The result of all this is that there is only a superficial level of knowledge about this condition amongst healthcare professionals.

3 stages in the development of Carpal Tunnel Syndrome.

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Stage 1: waking during the night with an annoying tingling in the fingers. There may also be numbness in the hand together with an ache in the muscles of the forearm. There is wrist pain and occasional bursts of pain in the forearm, when undertaking certain manual tasks. 

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Stage 2: the symptoms become present during the day after the wrist is in the same position for a long time or when the hand performs repetitive movements for a long period of time. Especially if there is any pressure on the wrist – or it is being used at an angle. At this stage there is a lack of feeling in the fingers, which leads on to a weakness in the grip: objects are not gripped properly enough and fall from the hand.

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Stage 3: at this third stage, there is constant hand and wrist pain together with an ache in the forearm. Some wasting (atropy) may start to appear at the base of the thumb.

Some people will talk in general terms about pain or fatigue in other areas: writer’s cramp, shoulder pain, neck pain etc. In some instances, people find that symptoms only occur when carrying out rigorous activity: all of these could still be caused by Carpal Tunnel Syndrome. 

Carpal Tunnel Helpline - Woman looking at hand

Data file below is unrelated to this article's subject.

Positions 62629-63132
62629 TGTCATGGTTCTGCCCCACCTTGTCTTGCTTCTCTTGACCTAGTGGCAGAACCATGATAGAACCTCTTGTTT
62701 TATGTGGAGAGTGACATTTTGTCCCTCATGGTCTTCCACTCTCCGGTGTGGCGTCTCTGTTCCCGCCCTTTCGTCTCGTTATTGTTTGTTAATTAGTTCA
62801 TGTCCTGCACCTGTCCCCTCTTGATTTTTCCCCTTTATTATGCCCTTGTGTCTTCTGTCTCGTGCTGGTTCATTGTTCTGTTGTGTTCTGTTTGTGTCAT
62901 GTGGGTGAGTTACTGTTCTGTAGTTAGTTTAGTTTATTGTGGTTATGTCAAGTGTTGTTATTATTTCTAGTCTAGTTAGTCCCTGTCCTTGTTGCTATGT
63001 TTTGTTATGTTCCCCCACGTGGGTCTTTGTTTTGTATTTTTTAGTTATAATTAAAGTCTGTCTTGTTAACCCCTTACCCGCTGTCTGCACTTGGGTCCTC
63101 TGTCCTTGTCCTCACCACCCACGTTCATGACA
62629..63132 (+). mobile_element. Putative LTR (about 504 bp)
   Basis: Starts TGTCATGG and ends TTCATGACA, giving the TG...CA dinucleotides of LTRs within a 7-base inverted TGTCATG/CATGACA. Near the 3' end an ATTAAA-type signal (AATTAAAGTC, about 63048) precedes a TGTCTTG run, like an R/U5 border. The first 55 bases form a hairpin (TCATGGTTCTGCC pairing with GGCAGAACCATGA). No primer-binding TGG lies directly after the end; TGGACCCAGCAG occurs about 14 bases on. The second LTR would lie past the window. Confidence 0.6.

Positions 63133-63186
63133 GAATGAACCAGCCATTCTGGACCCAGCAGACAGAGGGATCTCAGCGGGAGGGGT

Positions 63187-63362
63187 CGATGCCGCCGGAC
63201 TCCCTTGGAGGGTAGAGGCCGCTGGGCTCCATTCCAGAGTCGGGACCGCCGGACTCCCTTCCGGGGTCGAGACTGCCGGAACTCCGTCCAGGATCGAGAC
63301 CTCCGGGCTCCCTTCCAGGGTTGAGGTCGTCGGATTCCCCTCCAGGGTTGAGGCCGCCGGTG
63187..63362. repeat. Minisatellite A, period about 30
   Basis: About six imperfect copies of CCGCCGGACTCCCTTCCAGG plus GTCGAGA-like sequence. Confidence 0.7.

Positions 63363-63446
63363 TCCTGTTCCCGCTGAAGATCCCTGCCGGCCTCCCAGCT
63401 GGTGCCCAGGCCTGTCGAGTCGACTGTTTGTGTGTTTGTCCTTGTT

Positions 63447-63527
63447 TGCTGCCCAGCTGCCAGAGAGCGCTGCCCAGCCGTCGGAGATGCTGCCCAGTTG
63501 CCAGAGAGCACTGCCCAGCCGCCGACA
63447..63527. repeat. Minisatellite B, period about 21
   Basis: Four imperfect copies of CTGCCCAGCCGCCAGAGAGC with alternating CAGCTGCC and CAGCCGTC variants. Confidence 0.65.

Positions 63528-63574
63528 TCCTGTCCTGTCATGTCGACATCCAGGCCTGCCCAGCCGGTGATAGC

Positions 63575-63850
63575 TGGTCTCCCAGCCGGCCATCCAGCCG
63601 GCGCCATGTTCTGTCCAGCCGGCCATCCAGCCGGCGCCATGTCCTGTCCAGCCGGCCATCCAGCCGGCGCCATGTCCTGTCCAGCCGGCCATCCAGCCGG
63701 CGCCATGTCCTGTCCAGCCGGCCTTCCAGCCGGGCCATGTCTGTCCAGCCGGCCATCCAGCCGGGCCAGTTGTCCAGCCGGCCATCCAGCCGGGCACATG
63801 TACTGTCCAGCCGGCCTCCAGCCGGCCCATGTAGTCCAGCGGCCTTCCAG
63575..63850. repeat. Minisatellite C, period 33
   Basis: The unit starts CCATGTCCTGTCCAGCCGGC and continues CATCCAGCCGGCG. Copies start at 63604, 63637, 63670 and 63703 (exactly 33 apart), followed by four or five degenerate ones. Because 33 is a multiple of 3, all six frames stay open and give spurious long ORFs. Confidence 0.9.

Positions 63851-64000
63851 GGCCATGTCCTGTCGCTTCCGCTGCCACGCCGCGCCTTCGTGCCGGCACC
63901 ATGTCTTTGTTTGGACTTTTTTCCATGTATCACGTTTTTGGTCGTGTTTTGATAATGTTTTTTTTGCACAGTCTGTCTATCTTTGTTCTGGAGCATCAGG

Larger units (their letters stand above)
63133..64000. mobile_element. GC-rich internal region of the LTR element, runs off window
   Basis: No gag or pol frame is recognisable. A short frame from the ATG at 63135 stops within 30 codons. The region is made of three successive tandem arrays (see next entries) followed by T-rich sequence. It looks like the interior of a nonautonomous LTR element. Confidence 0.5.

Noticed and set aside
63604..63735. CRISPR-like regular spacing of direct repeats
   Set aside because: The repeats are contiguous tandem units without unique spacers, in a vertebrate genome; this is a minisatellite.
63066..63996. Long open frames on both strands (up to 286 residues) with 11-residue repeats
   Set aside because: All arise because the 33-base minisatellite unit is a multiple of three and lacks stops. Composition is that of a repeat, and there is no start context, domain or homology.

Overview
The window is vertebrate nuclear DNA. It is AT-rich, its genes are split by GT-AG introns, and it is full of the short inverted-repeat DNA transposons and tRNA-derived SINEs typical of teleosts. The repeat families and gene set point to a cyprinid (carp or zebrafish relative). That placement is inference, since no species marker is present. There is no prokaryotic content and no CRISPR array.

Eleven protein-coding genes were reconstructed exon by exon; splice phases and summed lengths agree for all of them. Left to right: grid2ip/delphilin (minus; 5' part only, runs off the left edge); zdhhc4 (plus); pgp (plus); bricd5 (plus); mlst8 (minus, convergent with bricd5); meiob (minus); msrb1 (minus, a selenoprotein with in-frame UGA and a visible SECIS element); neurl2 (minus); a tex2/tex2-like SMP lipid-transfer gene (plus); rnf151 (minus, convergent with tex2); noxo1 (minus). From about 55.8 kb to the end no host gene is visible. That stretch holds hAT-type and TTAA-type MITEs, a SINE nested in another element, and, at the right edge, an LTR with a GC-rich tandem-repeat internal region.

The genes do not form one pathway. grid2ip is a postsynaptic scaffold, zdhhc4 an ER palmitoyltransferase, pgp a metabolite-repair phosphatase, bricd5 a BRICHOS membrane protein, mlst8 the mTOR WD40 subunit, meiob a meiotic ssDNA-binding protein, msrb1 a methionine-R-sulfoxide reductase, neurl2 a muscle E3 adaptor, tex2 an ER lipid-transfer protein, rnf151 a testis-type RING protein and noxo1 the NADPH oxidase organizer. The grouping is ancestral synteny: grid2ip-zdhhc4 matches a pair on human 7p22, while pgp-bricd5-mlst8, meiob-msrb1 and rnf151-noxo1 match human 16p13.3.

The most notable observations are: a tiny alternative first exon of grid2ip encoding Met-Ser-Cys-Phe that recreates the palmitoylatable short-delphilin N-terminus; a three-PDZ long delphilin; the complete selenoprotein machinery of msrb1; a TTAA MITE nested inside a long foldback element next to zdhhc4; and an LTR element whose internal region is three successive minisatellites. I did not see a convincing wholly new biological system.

Do I have Carpal Tunnel Syndrome …. or is it something else?

Problems of diagnosis:

The difficulty is that the symptoms described above can be caused by a number medical conditions. Some of these symptoms may be triggered by existing underlying conditions; others may reflect musculoskeletal problems in the forearm, shoulder or neck. Pressure on a nerve can occur anywhere along the nerve pathway; the brain has no way of telling where that pressure occurs.

The problems therefore start to arise when trying to distinguish between true Carpal Tunnel Syndrome and the various conditions that produce symptoms that mimic Carpal Tunnel Syndrome.

Lack of any real knowledge:

The whole situation is complicated by lack of any detailed knowledge amongst the medical profession and healthcare workers about this medical condition. A significant degree of confusion therefore exists amongst the healthcare profession about what the symptoms that are normally associated with Carpal Tunnel Syndrome actually indicate. It is all too easy to jump to the conclusion that it is Carpal Tunnel Syndrome.

Quite simply, the symptoms may not be associated with problems in the wrist (in the carpal tunnel) at all. They may be the result of problems elsewhere in the body – in the forearm, the shoulder and even in the neck.

There have been many occasions, when a patient’s condition has been described as Carpal Tunnel Syndrome, has been diagnosed as Carpal Tunnel Syndrome and the patient has shown all the signs of suffering from Carpal Tunnel Syndrome …. and yet the condition has had nothing to do with the carpal tunnel;  the problems exist elswhere.

This uncertainty and controversy extends not only to the criteria used to diagnose the condition but also to the outcomes of various treatments and the appropriate strategies for intervention and prevention.